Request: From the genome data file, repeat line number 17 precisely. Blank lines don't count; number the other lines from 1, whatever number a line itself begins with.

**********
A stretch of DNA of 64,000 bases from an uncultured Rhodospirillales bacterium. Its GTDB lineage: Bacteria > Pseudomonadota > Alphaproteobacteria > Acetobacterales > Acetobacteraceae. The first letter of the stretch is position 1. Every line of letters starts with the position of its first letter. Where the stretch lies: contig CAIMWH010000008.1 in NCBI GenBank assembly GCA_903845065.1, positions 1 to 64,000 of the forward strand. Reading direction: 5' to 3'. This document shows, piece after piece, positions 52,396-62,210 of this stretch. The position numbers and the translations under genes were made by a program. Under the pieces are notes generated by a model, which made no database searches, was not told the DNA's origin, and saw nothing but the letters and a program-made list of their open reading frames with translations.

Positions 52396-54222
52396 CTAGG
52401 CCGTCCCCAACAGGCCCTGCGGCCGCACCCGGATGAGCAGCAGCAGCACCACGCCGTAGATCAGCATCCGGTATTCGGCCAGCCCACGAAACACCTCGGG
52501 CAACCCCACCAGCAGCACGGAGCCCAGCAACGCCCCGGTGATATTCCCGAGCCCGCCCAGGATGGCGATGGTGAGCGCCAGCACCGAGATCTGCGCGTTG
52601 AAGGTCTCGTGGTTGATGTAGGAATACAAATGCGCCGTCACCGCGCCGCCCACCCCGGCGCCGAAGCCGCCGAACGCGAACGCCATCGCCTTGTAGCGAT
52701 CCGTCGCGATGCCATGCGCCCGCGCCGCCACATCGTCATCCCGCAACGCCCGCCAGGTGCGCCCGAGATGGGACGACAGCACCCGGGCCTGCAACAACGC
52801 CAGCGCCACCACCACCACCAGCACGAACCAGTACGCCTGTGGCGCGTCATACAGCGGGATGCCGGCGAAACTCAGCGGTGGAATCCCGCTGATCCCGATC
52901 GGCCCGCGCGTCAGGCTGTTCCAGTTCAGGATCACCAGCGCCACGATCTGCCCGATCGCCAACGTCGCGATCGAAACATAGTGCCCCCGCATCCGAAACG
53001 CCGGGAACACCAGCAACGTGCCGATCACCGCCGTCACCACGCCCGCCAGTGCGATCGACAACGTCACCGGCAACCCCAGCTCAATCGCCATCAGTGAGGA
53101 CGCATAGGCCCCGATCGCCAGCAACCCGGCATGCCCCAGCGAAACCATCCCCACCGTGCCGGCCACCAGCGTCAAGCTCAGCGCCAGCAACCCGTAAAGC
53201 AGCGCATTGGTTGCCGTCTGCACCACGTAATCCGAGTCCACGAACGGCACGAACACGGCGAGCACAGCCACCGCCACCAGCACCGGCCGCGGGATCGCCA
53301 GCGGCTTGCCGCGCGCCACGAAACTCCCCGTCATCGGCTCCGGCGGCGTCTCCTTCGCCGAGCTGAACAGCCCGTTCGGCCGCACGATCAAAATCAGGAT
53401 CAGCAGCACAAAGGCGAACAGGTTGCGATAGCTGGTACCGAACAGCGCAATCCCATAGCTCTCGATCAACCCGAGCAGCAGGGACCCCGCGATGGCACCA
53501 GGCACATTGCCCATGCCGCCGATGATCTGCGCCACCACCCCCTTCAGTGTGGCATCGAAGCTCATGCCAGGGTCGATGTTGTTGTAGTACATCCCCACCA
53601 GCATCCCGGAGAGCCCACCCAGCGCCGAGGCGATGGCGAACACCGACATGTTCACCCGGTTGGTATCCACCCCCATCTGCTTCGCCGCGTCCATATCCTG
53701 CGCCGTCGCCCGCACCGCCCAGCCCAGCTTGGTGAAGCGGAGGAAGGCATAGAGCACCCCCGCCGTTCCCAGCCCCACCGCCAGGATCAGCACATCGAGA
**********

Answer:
53701 CGCCGTCGCCCGCACCGCCCAGCCCAGCTTGGTGAAGCGGAGGAAGGCATAGAGCACCCCCGCCGTTCCCAGCCCCACCGCCAGGATCAGCACATCGAGA